SYDNEY • A bumper series of ATP and WTA Tour tournaments will be played in the lead-up to the Australian Open in January, organisers said yesterday, with the lucrative ATP Cup to take place in Sydney.
The season-opening schedule has been delayed repeatedly as organisers work out what can be played where as Australia gradually relaxes state and international borders after long Covid-19 lockdowns.
All lead-up events took place at Melbourne Park this year in bio-secure conditions after players were forced to quarantine in hotels for 14 days.
Sydney and Adelaide return to the calendar next year, but Brisbane, Perth and Hobart, which traditionally hold events, miss out for a second year, as does Auckland, New Zealand.
"It is not news to anyone that the pandemic, closed borders and varying rates of vaccination created a massive challenge for us," said Tennis Australia chief Craig Tiley. "It's why we waited as long as possible to secure optimal conditions for the players and fans in as many locations as we could."
The men's ATP Cup team event, won earlier this year by a ruthless Russian team spearheaded by Daniil Medvedev and Andrey Rublev, will kick off the season on Jan 1 in Sydney. It will be followed the week after by the Sydney Tennis Classic, a combined men's and women's ATP-WTA event.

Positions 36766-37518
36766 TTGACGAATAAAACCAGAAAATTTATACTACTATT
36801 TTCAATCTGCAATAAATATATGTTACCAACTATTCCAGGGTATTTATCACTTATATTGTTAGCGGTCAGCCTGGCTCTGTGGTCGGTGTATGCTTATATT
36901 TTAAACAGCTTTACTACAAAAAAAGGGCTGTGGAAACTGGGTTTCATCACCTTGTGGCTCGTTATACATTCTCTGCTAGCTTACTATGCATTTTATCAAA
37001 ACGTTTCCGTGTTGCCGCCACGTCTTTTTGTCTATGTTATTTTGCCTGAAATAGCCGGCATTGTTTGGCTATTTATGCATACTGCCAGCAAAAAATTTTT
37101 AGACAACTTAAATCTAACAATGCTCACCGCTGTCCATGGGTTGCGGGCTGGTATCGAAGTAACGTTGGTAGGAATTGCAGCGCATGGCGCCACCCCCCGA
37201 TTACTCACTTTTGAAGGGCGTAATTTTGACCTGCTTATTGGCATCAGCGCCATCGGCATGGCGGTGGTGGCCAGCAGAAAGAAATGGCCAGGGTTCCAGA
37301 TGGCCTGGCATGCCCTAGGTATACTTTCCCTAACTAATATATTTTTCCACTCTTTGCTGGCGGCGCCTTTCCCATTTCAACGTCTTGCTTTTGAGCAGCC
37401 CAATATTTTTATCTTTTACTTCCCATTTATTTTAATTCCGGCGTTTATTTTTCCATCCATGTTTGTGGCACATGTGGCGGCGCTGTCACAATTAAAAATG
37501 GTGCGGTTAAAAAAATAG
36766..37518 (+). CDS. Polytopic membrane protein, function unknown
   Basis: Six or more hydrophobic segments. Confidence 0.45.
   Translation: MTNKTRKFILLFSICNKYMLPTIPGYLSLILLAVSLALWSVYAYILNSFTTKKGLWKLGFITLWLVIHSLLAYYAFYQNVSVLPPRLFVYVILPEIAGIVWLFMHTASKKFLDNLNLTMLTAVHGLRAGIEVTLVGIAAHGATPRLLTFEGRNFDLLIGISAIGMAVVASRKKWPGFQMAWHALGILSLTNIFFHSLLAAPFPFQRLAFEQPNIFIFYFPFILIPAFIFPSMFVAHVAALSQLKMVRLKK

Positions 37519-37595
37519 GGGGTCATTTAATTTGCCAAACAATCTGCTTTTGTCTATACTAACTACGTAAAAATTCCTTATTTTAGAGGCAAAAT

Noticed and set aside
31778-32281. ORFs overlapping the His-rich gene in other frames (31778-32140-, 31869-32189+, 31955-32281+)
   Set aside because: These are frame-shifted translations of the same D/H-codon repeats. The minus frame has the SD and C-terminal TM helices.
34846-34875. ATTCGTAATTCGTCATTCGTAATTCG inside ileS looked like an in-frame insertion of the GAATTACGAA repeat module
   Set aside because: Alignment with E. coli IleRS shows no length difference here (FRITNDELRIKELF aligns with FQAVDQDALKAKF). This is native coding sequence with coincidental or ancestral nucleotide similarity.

Top-level tennis returns to Adelaide with a fortnight of combined men's and women's competition from Jan 2. There will also be action in Melbourne with three events - two WTA and one ATP - from Jan 3-9 ahead of the Australian Open, which starts on Jan 17.
On the inoculation mandate for all players at the Australian Open, Tiley claimed that 95 per cent of professional players would have received the jab by January but did not know if Novak Djokovic would be among that group. The world No. 1 has refused to divulge his vaccination status, which means he remains a doubt for the year's first Grand Slam.
But Tiley still believes the Serb will have a change of heart as he has the opportunity to make it a record 21 Slam titles, breaking him out a tie with "Big Three" rivals Rafael Nadal and Roger Federer.
"Novak has won nine Australian Opens, I'm sure he wants to get to 10," he said. "He's on 20 Grand Slam titles as is Rafa, who is coming, and Roger. One of them is going to surpass the other and I don't think Novak would want to leave that ... to someone else."
AGENCE FRANCE-PRESSE, REUTERS